Saratoga Springs

Saratoga Springs police plan recommends use-of-force policy changes; De-escalation, social justice emphasized

Protestors with 'All of Us' march in Saratoga Springs, shutting down Congress Street and Broadway during a protest on July 1.

Protestors with 'All of Us' march in Saratoga Springs, shutting down Congress Street and Broadway during a protest on July 1.

SARATOGA SPRINGS — The Saratoga Springs Police Department needs to revise its use-of-force policy to minimize harm, and adopt policies tailored to dealing specifically with mental health calls, as well as diversify the department’s personnel, according to draft police reform recommendations.

A citizen-led Police Reform Task Force that has been meeting since last August has adopted 42 recommendations and sent them to the City Council for possible action prior to an April 1 deadline.

The task force was formed in response to Gov. Andrew M. Cuomo’s Executive Order 203 issued last June, which mandated that each municipality with a law enforcement agency must consider its community relations and need for any reform, and submit a plan to the state by April 1, or risk of losing state funding. Communities across the state are also rushing to meet the deadline.

Task force members said social justice was the underlying goal of all the recommendations.

“The Task Force has confronted this challenge of rethinking and reinventing public safety whenever possible by embracing a commitment to social justice, which foregrounds the pursuit of fundamental human rights, as well as racial, social and economic equity, transparency and accountability,” according to the report’s introduction. “Doing so means prioritizing concern for every member of the Saratoga community, including individuals who are most vulnerable and often marginalized, such as immigrants, people of color, LGTBQ+ individuals, and young people.”

A dozen of the recommendations focus on use-of-force policy or use of control devices like Tasers. Those recommendations include an emphasis on de-escalating a situation as opposed to using force, alternatives to use of force, and restricting use of force until all other alternatives have been exhausted. The city should also keep a use-off-force database, seek early intervention for officers who repeatedly use force, and conduct independent reviews of use of force and use of “energy and control devices” like a Taser.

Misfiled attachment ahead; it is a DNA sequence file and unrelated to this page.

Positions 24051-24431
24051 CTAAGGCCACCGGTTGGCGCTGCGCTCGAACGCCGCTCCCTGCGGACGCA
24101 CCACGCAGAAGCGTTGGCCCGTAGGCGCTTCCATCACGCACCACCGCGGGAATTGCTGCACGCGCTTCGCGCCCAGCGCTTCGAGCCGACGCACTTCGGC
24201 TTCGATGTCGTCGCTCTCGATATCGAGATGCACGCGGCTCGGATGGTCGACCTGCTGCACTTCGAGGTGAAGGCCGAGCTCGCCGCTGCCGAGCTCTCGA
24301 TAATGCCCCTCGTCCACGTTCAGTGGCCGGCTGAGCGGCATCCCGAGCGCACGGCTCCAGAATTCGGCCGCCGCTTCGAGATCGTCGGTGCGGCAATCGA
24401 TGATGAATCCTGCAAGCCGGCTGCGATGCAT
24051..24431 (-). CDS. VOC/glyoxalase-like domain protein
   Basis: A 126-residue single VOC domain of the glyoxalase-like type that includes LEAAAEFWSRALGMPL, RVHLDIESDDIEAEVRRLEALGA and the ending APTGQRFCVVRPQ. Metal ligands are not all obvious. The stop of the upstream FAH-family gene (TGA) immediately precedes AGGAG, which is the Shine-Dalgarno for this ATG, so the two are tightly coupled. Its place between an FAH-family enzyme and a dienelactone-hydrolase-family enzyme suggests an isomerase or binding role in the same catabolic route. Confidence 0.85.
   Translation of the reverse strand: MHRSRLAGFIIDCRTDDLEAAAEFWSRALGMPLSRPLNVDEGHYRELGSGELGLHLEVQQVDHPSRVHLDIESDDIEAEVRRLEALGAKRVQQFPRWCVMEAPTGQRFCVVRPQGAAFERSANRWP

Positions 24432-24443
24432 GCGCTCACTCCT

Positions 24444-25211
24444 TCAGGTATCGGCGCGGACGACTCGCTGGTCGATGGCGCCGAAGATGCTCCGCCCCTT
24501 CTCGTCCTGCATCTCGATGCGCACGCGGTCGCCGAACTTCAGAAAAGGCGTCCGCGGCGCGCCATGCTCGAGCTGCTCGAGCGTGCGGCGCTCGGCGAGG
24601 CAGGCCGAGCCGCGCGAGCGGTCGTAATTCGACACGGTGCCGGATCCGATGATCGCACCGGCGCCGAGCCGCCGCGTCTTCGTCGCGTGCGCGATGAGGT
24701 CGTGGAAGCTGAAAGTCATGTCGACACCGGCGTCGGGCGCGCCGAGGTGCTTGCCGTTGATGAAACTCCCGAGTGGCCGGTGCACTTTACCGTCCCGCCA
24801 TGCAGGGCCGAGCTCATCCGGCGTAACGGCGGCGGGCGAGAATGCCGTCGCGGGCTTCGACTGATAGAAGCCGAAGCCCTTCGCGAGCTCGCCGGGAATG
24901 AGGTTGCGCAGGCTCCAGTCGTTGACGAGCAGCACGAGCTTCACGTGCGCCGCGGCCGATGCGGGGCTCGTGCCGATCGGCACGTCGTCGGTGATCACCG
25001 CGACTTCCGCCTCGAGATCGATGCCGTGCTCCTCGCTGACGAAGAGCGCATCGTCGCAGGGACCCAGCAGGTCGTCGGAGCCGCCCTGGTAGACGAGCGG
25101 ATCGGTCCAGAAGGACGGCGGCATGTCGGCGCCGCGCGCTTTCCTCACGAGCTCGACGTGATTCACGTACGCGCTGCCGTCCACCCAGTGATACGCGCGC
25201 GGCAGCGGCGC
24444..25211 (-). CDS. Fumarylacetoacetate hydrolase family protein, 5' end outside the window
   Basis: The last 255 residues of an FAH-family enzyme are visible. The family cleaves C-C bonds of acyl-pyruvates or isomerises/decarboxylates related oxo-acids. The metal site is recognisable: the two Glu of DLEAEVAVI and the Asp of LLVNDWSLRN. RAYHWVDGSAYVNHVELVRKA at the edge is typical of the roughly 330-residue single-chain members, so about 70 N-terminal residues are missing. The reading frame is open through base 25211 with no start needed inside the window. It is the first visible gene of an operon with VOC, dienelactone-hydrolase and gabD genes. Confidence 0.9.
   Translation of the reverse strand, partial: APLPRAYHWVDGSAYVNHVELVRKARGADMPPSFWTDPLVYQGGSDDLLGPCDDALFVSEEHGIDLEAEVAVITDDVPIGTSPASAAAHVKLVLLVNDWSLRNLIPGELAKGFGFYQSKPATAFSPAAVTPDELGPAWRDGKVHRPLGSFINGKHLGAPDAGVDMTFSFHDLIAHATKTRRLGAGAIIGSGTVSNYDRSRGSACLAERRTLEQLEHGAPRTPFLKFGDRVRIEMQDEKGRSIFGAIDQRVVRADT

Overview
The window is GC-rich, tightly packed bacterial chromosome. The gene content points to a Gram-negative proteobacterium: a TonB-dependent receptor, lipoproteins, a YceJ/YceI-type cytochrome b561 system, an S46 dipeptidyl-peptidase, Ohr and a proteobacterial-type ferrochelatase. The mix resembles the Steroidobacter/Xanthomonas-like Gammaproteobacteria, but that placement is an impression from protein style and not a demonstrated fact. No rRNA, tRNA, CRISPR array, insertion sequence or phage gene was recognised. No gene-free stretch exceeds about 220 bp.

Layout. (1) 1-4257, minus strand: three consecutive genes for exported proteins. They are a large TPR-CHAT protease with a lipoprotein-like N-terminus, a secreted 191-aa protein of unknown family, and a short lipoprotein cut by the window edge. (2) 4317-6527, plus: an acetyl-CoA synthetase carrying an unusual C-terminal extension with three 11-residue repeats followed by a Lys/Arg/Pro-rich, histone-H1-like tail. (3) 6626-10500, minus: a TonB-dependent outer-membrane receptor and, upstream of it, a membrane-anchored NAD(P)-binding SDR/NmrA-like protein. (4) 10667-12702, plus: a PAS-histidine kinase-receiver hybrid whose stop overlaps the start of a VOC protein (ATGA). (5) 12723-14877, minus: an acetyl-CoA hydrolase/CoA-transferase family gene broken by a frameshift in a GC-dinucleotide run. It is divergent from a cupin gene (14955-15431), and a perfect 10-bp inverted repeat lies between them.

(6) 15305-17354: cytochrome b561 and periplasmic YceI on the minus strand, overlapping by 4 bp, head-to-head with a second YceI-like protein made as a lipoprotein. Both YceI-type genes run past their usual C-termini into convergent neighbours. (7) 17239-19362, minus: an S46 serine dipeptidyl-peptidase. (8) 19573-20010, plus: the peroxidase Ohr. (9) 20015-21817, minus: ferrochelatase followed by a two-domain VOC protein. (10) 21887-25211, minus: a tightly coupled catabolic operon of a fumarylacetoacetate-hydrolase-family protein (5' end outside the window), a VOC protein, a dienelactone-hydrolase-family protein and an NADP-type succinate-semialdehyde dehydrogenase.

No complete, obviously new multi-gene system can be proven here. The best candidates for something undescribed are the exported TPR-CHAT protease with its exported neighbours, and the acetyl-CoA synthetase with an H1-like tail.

The task force also recommended revising the form used for bringing a civilian complaint against an officer, and establishing a Civilian Review Board that could receive and process grievances against police conduct. Similar boards are in place in Schenectady and Albany, though some people have questioned their effectiveness.

The city’s downtown was the scene of several racial justice protests last summer and fall that included marches that shut down major streets. Social justice advocates have criticized the police handling of a July 30 protest in which police deployed pepper balls and made arrests after protesters refused to obey orders to leave the street due to darkness. Task force members said police haven’t acknowledged any fault in that response.

The task force said some officers should get training in restorative justice concepts, with the goal that they train others. “While not necessarily useful in everyday interactions, the mindset and overriding principles of finding common ground, repairing harm, accessibility, neutrality and respect will go a long way to fostering trust between officers and the public,” the recommendations state.

The task force also called for implementation of “integrated communications, assessment and tactics training” (ICAT) — a way of dealing with the non-criminal calls police often respond to, such as when people are having a mental health or behavioral crisis. Across the county, it has often been those sorts of calls that end in violence.

“In almost every situation where a person is behaving erratically (often because of mental illness or a behavioral crisis), it is a patrol officer — a ‘beat’ cop — who is the first to respond,” the recommendations state. “ICAT provides these officers with the skills and options needed to safely and effectively manage these encounters, especially in the first few minutes after officers arrive. In many instances, the goal is for the first responding officers to buy enough time so that additional, specialized resources can get to the scene to support a safe and peaceful resolution.”

Once it receives the recommendations, the City Council will be doing its own review of the findings, and is not obligated to accept all the recommendations. Implementation is up to city officials. With the council scheduled to meet once more this month — March 16 — City Attorney Vincent DeLeonardis said is expects a special City Council meeting will be needed to discuss and adopt the plan, so it can be submitted prior to the state deadline.

Categories: News, Saratoga County

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